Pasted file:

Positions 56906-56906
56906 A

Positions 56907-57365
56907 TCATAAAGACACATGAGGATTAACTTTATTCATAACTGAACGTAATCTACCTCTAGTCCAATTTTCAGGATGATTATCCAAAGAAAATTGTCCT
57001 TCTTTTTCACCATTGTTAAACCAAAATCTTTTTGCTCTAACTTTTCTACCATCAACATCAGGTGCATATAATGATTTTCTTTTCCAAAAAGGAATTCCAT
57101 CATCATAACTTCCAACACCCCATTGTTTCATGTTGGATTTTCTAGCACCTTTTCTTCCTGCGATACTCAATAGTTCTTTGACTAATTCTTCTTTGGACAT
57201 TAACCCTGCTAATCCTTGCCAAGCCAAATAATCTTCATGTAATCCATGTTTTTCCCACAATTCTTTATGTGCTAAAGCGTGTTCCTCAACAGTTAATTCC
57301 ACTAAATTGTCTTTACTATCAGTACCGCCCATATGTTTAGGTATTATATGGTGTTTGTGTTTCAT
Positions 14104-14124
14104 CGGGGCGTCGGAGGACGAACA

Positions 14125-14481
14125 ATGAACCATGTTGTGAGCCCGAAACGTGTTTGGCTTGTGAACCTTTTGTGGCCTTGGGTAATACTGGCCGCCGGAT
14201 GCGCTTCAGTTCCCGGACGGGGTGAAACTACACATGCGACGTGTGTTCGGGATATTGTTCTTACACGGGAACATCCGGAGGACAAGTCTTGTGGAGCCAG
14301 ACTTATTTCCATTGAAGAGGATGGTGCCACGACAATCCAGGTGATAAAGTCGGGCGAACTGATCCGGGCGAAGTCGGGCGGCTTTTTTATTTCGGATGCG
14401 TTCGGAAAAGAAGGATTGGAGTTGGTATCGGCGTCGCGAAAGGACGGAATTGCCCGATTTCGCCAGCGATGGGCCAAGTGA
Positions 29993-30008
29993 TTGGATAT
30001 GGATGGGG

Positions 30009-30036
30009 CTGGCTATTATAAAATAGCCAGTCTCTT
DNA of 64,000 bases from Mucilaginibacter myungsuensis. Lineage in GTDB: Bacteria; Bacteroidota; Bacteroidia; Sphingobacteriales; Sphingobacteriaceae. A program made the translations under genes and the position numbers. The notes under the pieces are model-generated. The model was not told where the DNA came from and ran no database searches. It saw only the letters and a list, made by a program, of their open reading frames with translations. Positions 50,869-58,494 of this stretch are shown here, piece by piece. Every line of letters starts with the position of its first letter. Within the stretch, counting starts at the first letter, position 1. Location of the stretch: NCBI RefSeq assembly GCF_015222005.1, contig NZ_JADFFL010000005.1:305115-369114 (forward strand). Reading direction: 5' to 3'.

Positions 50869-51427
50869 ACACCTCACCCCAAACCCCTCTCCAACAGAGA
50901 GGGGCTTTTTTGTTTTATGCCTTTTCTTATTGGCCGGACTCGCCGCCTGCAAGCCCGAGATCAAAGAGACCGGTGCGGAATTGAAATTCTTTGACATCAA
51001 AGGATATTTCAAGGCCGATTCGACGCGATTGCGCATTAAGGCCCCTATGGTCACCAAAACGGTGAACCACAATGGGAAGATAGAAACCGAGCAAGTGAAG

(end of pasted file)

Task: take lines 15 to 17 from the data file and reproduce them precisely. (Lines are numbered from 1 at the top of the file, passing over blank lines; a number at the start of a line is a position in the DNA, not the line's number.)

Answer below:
14401 TTCGGAAAAGAAGGATTGGAGTTGGTATCGGCGTCGCGAAAGGACGGAATTGCCCGATTTCGCCAGCGATGGGCCAAGTGA
Positions 29993-30008
29993 TTGGATAT